Wisconsin Senator Russ Feingold has not had much to celebrate when it comes to the actions of the executive branch since he came to the Senate almost two decades ago.

The maverick Democrat was a frequent critic of the Clinton administration — he was the only member of his party to support continuing the impeachment trial of his party’s previous president — and a steady critic of the Bush administration.

But Feingold, the chair of the Constitution subcommittee of the Senate Judiciary Committee, says he is seeing some change he can believe in.

Noting President Barack Obama’s decision to issue executive orders to end abusive interrogation tactics, close the detention facility at Guantanamo Bay and end the Bush Administration program of CIA detentions, as well as executive orders to increase transparency and err on the side of governmental openness rather than secrecy, Feingold says, “President Obama’s first days in office have been a triumph for the rule of law. His executive orders yesterday to reverse the secretive practices of the previous administration and the ones he signed today to end abusive interrogation tactics, bring detentions within the law, and close Guantanamo within a year are all critical steps toward undoing the damage done over the last eight years.”

Feingold’s a realist about the daunting tasks that remain. He knows that, even as he and groups such as the American Civil Liberties Union press Obama to adopt a pro-Constitution path, there will be pressures from others — including some Democrats — to retain some elements of the unitary-executive approach of the Bush-Cheney years.

But, the Wisconsin Democrat says, “While this is a great start to restoring our Constitution, there is still much to be done. I look forward to working with President Obama to put our country back on the right path.”

To that end, even as Feingold hailed Obama’s initial moves, the senator renewed his call — first outlined in a December 10 letter to Obama — for the president to take unilateral steps to to restore the rule of law.

An unreasonable demand? Not at all.

Indeed, Feingold notes, Obama has already done a number of the things the senator proposed in the December 10 letter/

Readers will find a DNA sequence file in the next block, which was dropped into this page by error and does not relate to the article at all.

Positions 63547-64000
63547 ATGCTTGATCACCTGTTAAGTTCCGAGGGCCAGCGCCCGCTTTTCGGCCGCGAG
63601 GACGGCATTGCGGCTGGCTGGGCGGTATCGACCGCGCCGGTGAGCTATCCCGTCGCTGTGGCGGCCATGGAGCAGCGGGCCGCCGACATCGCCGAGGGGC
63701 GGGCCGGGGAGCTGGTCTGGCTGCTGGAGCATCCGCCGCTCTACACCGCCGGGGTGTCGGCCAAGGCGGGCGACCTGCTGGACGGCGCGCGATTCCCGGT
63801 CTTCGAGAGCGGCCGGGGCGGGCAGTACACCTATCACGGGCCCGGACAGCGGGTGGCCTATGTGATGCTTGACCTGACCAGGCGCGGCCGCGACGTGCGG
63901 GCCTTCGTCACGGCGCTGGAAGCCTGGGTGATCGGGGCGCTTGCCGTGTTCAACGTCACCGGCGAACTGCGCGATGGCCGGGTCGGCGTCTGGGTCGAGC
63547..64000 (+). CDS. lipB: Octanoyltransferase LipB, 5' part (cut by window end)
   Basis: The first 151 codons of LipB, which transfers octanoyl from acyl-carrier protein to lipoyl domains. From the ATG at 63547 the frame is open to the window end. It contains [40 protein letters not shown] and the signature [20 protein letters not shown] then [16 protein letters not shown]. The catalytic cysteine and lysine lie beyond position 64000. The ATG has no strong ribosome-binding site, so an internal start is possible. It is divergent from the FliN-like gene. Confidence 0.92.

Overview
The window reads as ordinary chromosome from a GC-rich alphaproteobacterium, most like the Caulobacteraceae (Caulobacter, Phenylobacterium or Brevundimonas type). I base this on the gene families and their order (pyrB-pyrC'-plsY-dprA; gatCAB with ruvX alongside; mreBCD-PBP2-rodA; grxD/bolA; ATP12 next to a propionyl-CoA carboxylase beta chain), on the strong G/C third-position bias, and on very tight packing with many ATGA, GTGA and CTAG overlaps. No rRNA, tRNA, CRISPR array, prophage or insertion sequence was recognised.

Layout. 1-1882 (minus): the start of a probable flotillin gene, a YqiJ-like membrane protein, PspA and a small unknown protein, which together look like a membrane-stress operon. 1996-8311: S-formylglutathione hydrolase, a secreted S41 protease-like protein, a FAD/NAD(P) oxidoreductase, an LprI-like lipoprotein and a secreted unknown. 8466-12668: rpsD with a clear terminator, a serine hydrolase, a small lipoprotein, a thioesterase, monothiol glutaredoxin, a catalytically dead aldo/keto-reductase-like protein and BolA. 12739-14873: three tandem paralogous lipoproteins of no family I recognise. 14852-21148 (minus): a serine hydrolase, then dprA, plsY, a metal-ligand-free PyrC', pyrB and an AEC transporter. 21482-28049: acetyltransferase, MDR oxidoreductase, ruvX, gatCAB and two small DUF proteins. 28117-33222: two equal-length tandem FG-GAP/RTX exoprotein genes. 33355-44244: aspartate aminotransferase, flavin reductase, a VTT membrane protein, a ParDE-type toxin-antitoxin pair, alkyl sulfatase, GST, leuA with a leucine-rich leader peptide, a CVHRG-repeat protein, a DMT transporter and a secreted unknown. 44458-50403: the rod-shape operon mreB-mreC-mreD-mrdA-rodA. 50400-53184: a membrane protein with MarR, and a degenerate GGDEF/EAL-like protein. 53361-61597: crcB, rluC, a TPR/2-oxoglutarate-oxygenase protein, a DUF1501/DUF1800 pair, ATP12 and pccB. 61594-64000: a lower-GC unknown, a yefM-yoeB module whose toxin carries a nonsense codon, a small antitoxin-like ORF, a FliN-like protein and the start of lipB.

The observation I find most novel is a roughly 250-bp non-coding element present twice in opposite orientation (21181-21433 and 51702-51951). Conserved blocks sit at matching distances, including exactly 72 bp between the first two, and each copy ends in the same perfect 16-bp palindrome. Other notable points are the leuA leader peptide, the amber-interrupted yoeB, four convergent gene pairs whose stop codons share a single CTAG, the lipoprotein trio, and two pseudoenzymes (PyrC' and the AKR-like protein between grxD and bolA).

To wit:

· Commit to enforcing the ban on torture and cruel, inhuman and degrading treatment and revoke all existing orders and legal opinions authorizing cruel interrogations. President Obama’s order today requires all agencies of the U.S. government, including the CIA, to abide by the Army Field Manual’s guidance concerning interrogations.

· Close the facility at Guantanamo Bay as President Obama had pledged to do during the campaign. President Obama today ordered that Guantanamo will be closed within a year.

· Reject the flawed military commission trial system being used at Guantanamo Bay. President Obama issued an executive order yesterday suspending all trials at Guantanamo Bay for 120 days.

· Commit to providing timely notification of and access to the International Committee of the Red Cross for any and all detainees held in U.S. custody anywhere in the world. Today, President Obama issued an executive order ending illegal CIA detentions and allowing ICRC access to anyone held in custody by the U.S. government. In addition, the executive order on Guantanamo provides that the treatment of prisoners must conform to all applicable laws, including the Geneva Conventions.

· Reinstate the presumption of disclosure established by the Clinton administration to defend an agency’s decision to withhold a document only if the agency reasonably foresees that disclosure would be harmful to an interest protected by one of the Freedom of Information Act’s exemptions. President Obama accepted that recommendation in his announcement yesterday concerning transparency and disclosure.

Feingold is right to say that is not enough.

But he is also right to celebrate what looks to be a very good start at restoring the rule of law.